One thing of the most distinctive elements of a good tiramisu is the richness of the coffee-soaked biscuits and many people believe that the strong coffee in the dish was the reason it was considered an energising treat for children, new mothers and the elderly. Others choose to make it into a more adult treat by adding a splash of alcohol - some choose to ramp up the coffee flavouring with Kahlua while others swear by brandy, marsala wine or even sherry.
The way the coffee and chocolate complement each other is one of the reasons that tiramisu syrup is such a popular addition to freshly brewed coffee. Anyone who wants to add a little something special to a freshly brewed cup will appreciate the additional indulgence of a dollop of freshly whipped cream on top as well. In fact, adding tiramisu syrup to a whipped cream dispenser and using a whipped cream charger makes a quick and delicious topping for a variety of desserts and drinks. We think that keeping a selection of Monin syrups in the kitchen next to your whipped cream chargers is an almost instant way to a little something extra to any dessert.
This twist on the traditional tiramisu recipe combines all the familiar elements in a new and utterly mouthwatering way.
You will need:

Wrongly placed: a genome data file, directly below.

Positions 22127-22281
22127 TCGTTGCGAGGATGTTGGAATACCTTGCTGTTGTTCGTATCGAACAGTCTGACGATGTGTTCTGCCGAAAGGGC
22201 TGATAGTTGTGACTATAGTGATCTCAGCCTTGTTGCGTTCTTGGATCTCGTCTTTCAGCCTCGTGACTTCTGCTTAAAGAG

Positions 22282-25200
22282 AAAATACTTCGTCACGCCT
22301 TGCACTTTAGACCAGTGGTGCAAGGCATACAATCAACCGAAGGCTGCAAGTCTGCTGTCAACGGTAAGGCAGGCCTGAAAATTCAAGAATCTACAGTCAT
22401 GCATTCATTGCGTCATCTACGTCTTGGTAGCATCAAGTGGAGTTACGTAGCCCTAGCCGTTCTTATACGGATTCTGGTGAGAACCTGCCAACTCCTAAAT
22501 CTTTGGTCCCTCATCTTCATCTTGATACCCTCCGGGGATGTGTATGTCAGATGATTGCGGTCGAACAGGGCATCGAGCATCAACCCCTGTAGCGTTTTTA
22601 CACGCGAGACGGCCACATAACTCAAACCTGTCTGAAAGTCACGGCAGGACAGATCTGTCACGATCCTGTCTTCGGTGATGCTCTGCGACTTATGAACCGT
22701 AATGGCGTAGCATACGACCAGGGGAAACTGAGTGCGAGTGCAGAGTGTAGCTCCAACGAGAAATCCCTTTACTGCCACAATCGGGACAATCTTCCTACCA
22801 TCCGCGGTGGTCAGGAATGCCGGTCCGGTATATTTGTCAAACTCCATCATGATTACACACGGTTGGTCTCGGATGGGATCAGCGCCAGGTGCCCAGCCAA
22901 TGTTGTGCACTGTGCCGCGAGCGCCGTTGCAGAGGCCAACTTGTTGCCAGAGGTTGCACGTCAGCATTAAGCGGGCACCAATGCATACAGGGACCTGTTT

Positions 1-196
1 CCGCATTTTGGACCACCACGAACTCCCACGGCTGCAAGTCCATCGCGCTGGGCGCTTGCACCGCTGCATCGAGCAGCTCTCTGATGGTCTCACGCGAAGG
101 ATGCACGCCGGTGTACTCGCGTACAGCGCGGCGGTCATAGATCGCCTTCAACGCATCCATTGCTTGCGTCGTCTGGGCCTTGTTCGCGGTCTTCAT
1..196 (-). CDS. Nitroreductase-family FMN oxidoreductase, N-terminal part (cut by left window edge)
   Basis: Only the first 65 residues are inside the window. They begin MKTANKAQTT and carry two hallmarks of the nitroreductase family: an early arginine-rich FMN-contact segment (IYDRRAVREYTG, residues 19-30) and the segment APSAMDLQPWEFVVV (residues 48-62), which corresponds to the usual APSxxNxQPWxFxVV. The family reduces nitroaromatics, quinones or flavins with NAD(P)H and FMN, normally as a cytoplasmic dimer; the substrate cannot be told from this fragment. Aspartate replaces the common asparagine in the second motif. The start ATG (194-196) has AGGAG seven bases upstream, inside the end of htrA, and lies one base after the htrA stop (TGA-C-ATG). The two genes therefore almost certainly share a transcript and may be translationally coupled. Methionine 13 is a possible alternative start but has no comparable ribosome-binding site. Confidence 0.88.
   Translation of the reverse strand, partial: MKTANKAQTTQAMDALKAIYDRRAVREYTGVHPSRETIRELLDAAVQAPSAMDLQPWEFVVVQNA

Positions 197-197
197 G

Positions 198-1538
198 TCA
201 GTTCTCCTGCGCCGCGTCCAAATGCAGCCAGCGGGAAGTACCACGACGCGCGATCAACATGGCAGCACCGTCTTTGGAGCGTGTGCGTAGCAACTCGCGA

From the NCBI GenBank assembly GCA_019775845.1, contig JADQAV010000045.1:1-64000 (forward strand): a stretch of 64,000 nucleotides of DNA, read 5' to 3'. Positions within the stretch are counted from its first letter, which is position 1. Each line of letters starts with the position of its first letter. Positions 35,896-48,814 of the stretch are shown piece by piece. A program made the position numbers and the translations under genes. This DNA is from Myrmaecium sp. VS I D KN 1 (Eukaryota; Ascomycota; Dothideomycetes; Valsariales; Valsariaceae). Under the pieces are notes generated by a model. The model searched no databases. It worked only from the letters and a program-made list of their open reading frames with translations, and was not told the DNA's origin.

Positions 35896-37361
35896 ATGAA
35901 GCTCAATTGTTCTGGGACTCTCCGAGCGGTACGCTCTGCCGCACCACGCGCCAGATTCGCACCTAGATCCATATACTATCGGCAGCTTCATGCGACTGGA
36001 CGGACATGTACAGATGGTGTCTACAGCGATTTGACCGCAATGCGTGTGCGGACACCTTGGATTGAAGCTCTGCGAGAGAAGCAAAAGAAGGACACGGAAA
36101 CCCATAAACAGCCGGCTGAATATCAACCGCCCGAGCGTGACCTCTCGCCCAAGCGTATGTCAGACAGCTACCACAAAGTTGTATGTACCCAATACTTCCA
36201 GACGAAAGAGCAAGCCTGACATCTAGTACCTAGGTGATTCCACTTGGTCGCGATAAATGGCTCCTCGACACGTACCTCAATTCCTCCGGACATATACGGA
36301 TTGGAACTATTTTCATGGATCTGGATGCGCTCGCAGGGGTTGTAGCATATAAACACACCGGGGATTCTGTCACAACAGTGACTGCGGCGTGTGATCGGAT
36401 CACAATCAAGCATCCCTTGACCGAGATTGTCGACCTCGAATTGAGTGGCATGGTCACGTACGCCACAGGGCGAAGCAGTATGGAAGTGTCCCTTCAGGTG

For the crepes:
4 large eggs
¾ of a cup of milk
60ml of sparkling water
3 tablespoons of butter
60g of melted butter
40ml of strong brewed coffee
1 tsp of vanilla extract
130g of plain flour
40g of sugar
3 tbsps cocoa powder
¼ tsp salt
For the filling:
225g of mascarpone cheese
225g of cream cheese
225g of sugar
50ml of Monin Tiramisu syrup
2 tbsps of vanilla extract
25ml of Monin Tiramisu syrup
200ml of whipping cream
Handful of chocolate chips/chocolate sauce or cocoa powder
Whipped cream chargers
1. Combine the wet ingredients in a large bowl and mix the dry ingredients together before adding to the wet mixture and mixing well. Cover and refrigerate the resulting batter and leave for at least one hour.
2. Lightly grease a non-stick frying pan and place over medium heat, then pour two tablespoons of the batter mixture into the middle of the pan and tilt to spread it around evenly. When the sides start to come away from the pan, turn the crepe over and cook on the other side for another 30 seconds. Place the cooked crepe on a wire rack and repeat the process, separating the finished crepes with paper towels or baking paper.
3. To make the filling, beat together the cheeses and the sugar until the mixture is light and fluffy, then add the tiramisu syrup and vanilla extract and mix thoroughly. Spoon the mixture onto a crepe and roll up with the ends underneath.
4. Combine the remaining tiramisu syrup and cream into the canister of a whipped cream dispenser, charge with gas using a whipped cream charger and shake thoroughly to combine. Squirt a dollop of whipped cream onto the top of the crepe and sprinkle over your choice of topping before serving.
This dish uses the tried and tested flavours of traditional tiramisu in an entirely new way which is sure to impress anyone with a sweet tooth. Using a whipped cream dispenser and cream chargers makes this dish quick and easy to put together for brunch, dessert or just a delicious treat.